How Do Game Reviewers Feel About Playing Halo: Combat Evolved All Over Again?

How Do Game Reviewers Feel About Playing Halo: Combat Evolved All Over Again?

Before the folks at 343 Industries can prove to us they are a worthy successor to the Halo development throne, they must first show us that they respect the franchise’s roots.

This has been accomplished by dying those roots to make them a little less grey.

Halo: Combat Evolved Anniversary has just hit store shelves, featuring the adventure that started it all remastered in glorious high-definition. With the flick of a button players can switch between the game as it originally appeared 10 years ago on the original Xbox and the sleeker, sexier updated look. I liken it to putting a black wig on grandpa; he looks a little bit better, but still can’t program the VCR — and we don’t even use the VCR anymore. Why is he trying to program that?

And that tangential aside is exactly why we need some official game reviewers up in here to tell us what’s what. How does Master Chief look in his wig?


Strategy Informer

After finishing the campaign of last year’s Halo saga prequel Halo: Reach, I was psyched for a remake of the original Halo: Combat Evolved. Though no plans had been announced by Microsoft the fact that the campaign concluded literally as CE began made a revisit to Master Chief’s debut seem all but inevitable. This past June my wish was granted when Halo: Combat Evolved Anniversary was announced, scheduled to coincidence with the 10 year anniversary of the original.

Sadly, my dream of playing through CE‘s story with all the improvements of its subsequent sequels wasn’t realised. Under Anniversary‘s hood sits Combat Evolved in all its dated glory. While pressing a button switches between the original ‘classic’ graphics and revamped ‘remastered’ graphics, the campaign plays identically to the 2001 Xbox launch game.



As far as remakes go Halo CE‘s campaign takes a conservative approach, allowing players to revisit the original experience from 10 years ago, but deploys an impressive technical feat: At any time (except during cinematic cut-scenes), players can press the back button to swap between the original visuals and a snazzier, updated HD look. The switch itself is masked through a fade-in/fade-out — sort of like a long blink — but it’s crazy to compare and see how primitive and charming Halo looked like just 10 years ago. The visual overhaul adds a ton of depth and detail to a game released before high-def standards. The environments themselves look good, but there are times where the tech stumbles; either by stuttering when you’re making a sharp turn in a vehicle or, worse, whenever an enemy corpse clips through the environment — an event signaled by a repetitive tapping noise that sounds like you’ve just walked by a hidden Covenant stenographer.


The Guardian

It may have looked a bit dodgy by modern standards, but you’re instantly struck by how Halo emerged with its glorious gameplay fully formed. You couldn’t ask for more feel from the control system, and its distinctive weaponry and vehicles wisely remained untampered-with throughout the franchise’s evolution.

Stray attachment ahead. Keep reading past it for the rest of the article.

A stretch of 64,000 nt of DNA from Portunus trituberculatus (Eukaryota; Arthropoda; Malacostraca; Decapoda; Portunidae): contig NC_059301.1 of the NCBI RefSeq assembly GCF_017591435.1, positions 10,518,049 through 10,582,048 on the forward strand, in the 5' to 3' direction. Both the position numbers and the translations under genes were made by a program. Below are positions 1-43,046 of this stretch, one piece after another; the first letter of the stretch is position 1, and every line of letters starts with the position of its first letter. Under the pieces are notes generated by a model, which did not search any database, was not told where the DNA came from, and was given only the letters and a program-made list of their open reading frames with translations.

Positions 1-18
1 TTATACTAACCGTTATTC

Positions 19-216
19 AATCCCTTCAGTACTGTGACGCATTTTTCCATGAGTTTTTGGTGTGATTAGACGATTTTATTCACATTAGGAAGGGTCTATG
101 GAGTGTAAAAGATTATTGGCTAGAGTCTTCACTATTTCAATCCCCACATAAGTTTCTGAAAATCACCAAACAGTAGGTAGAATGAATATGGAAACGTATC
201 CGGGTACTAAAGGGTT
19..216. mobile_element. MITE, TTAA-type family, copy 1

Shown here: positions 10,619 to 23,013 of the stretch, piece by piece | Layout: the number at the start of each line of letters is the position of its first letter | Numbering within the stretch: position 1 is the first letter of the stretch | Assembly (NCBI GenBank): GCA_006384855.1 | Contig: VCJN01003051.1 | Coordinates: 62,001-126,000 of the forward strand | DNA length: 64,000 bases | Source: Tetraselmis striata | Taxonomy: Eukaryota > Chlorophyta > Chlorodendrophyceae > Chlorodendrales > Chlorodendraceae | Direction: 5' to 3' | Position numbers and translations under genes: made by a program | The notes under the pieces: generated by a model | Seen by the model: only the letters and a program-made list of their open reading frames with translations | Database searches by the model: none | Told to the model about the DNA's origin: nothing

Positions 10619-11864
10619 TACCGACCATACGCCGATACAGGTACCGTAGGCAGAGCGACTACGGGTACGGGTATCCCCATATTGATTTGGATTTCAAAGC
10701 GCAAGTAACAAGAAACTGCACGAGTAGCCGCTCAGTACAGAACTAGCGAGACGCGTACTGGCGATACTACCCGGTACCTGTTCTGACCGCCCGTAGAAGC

There’s even a genuinely surprising twist when you encounter the Flood for the first time, annoying though they may be. And Halo Combat Evolved‘s single-player game is much meatier than has become the modern norm.

That, of course, is due to the fact that when it was released, broadband was more of a pipedream than a reality, as was Xbox Live. But it did have a multiplayer side, achievable by connecting up Xboxes with network cables. And yes, we really did lug our Xboxes around in those days (along with TVs).


Official Xbox Magazine (OXM)

Anniversary shoehorns in two flavours of Kinect support. In-game, voice recognition reacts to almost two dozen words, including “reload” and “grenade.” Moreover, an Extras menu lets you access a Library mode, unlockable only with Kinect, where you’ll examine 3D models of items and adversaries you’ve scanned in the game. You can also use voice commands to review the terminal cinematics you’ve found. We commend the effort the devs put into Kinect support, but ultimately, it’s an unnecessary addition.



It’s also a fairly difficult game. I think this generation’s shooters have numbed my FPS campaign skills because Halo is a lot more difficult than I remember it being. At one point in chapter three I must have died 10 times in the same area, a checkpoint structure that’s far less generous than games of the past five years making each death a bitter pill to swallow. The number of enemies on-screen at one time is less than the 360 Halo games, but the challenge is still significant.

The new co-op campaign support does make things easier, but as usual with this kind of thing, whether or not playing as a duo improves the experience is entirely down to your partner. Playing in the same room with a friend via split-screen or system link is the best way to go as you’re properly able to celebrate your successes and argue your failures in a manner impossible online.